Children and young people wanted to stop a planning application for an access road that would have destroyed a long standing play area. They formed an action group made up of local residents, organised a petition, wrote formal letters of opposition and attended planning meetings. The decision has been deferred whilst an alternative access point is found.
The Youth Opportunity Fund and the Youth Capital Fund are designed to involve young people in decision making by giving them control over funding and more choice and influence over youth provision and facilities in their area. Bolton’s YOF and YCF funds were distributed through the Cash Panel made up of young people who considered applications and decided where to direct funds. Young people within the borough applied to the panel for money to fund various projects. Three projects that have benefited from the funding have seen young people with disabilities attend a music scheme, a project further promote its work engaging a broad section of young people and a school for young people with disabilities engage safely in water-based activities.
As part of the Partners for Change programme Swindon Library Service has been involving young parents and looked after young people in the development of its services. Young people wanted more space for the proposed young people’s section of the library and young parents felt that the library offered nothing for them. The children’s section of the library has been redesigned. Young parents from two local housing associations are able to use the library as a neutral base for their Getting Connected courses. A young people’s section of the library has been developed, and the youth forum continues to strengthen its links with the library service.
Five years ago there was no youth provision for Sunderland south. Local young people attended a public meeting and formed a youth forum with the aim of developing a local youth centre. Young people were supported by detached youth workers, but the project was led by the young people right from the start. Recently a disused community building was renovated by the young people with the funding of a ‘Here to Help’ award. The young people opened their Box Youth Project in November 2006. This provides a place for young people to meet friends but also get help and guidance if they need it. The Box Youth Project now holds the main contract for Sunderland south youth provision and has also gained local extended schools contracts.
The Herd is a group of young people who wish to make changes for young people in their local community. Supported by their church group Pioneer People, the Herd have previously provided a mobile skate ramp until a permanent build was secured from the council. The Herd wished to continue with the mobile aspect of their work, as they wanted to bring youth facilities to where young people are gathering. The Herd with the support of Pioneer people applied for the Youth Opportunity Fund and were able to fund and refit a double decker bus. The Herd are providing sports competitions, art projects, environmental projects computer games and film nights from the bus for other local young people.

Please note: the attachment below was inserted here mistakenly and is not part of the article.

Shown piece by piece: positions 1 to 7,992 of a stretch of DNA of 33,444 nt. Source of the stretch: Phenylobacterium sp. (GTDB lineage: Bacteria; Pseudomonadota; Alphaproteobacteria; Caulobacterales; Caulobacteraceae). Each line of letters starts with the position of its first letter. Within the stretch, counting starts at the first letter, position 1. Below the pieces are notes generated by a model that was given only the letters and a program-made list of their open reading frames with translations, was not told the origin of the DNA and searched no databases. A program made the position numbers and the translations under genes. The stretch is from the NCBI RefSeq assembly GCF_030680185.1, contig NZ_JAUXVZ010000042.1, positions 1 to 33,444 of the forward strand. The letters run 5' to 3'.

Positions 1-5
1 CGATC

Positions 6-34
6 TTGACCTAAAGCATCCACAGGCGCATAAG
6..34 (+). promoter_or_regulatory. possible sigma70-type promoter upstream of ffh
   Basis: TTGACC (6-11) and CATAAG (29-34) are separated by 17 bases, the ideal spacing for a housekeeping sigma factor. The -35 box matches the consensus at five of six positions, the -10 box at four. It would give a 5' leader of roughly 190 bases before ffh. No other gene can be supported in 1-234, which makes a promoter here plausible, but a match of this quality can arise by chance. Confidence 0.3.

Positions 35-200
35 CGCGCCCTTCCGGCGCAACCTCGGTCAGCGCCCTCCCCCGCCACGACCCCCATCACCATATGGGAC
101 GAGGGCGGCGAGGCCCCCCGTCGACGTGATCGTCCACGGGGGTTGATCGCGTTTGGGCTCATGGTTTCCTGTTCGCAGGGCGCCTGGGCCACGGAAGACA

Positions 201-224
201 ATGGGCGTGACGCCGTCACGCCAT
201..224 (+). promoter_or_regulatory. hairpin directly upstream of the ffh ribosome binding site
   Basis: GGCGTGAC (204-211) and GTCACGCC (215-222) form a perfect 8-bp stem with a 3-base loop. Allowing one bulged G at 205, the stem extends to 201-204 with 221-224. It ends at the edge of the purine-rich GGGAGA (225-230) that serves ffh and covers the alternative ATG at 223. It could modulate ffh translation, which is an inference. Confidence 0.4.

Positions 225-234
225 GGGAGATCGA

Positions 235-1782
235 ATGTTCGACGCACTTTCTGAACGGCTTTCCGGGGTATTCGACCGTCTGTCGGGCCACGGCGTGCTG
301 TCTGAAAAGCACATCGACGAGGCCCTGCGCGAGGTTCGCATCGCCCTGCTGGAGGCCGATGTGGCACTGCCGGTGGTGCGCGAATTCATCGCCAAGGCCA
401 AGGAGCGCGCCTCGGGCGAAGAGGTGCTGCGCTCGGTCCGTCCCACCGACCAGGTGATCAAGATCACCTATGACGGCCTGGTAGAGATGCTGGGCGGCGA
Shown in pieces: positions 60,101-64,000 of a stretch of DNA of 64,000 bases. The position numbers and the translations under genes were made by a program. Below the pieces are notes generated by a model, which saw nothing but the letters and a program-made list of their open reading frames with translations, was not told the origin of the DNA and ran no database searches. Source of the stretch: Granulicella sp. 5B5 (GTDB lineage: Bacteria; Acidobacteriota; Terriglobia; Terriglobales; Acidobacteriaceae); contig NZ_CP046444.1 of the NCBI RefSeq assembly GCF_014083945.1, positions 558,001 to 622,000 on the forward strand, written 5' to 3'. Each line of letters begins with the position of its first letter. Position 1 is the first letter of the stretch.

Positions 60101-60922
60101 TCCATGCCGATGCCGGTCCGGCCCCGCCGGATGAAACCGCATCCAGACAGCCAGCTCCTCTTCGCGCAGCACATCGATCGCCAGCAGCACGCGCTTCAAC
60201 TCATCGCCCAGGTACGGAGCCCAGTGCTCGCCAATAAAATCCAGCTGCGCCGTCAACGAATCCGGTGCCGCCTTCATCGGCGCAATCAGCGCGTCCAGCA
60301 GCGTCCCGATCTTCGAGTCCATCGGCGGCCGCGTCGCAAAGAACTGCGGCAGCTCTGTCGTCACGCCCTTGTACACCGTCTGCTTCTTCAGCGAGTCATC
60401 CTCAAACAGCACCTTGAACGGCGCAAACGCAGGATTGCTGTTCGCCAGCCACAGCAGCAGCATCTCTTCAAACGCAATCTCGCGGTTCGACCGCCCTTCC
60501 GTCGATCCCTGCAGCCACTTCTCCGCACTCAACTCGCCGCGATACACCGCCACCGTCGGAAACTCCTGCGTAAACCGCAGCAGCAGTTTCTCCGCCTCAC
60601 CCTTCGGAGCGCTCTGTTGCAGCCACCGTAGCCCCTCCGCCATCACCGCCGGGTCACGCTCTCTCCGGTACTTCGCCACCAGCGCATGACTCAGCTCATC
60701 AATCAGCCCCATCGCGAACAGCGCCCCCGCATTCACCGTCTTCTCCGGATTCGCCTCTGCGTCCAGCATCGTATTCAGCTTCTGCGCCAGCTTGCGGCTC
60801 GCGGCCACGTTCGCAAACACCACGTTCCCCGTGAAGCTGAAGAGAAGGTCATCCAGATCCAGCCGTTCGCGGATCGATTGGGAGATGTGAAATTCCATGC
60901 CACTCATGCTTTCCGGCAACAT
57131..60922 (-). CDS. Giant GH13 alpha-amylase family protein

Following incidents of anti-social behaviour library staff decided to involve the young people who used to congregate outside with the renovation plans for the library. Young people said that they wanted comfy seats, a listening post and DVD’s. In addition to the changes that have been made in terms of facilities, relationships between the young people and library staff have vastly improved, demonstrated by an increase in library usage of 12% over the year.
As part of the national ‘Ask Us’ project Solihull Council Parks Department trained young disabled people to act as researchers and be involved in the design of local play areas. The young researchers gave presentations to council officers and their representatives. Funding through the children’s fund was granted to make local parks accessible. Three local parks were redeveloped on the recommendations of the young people to make them inclusive and accessible.
Doncaster Youth Council identified a need for safe accessible facilities through consultation with young people and decided to use its Youth Capital Fund allocation to develop suitable facilities. An existing youth facility was identified as a suitable base. A steering group of young people worked with a wide range of professionals including architects, builders etc in order to ensure that young people’s needs were taken into account. The refurbished area is now open. Facilities include computer equipment, a healthy eating programme allowing young people to cook and sell healthy food and a basketball court. Use of the facility has increased from 70 young people in the first month to 360 young people.
The Young Tenants Forum raised the issue of accessibility with the council in relation to the housing services interview rooms. Young people provided a practical demonstration of the issues using a pushchair and made recommendations for change. The council has now rearranged the furniture and fittings for greater ease of access for both pushchair and wheelchair users.
The Young Tenants Forum was invited to comment on the multi-storey charter that was in operation for new tenants. Young people said that the document was hard to understand and was often received after tenancy had begun rather than prior to moving in. The council has now changed the document so that it is easier to understand with the help of the forum and it is given out with the offer of a flat so that young people are aware of the expected agreement in advance.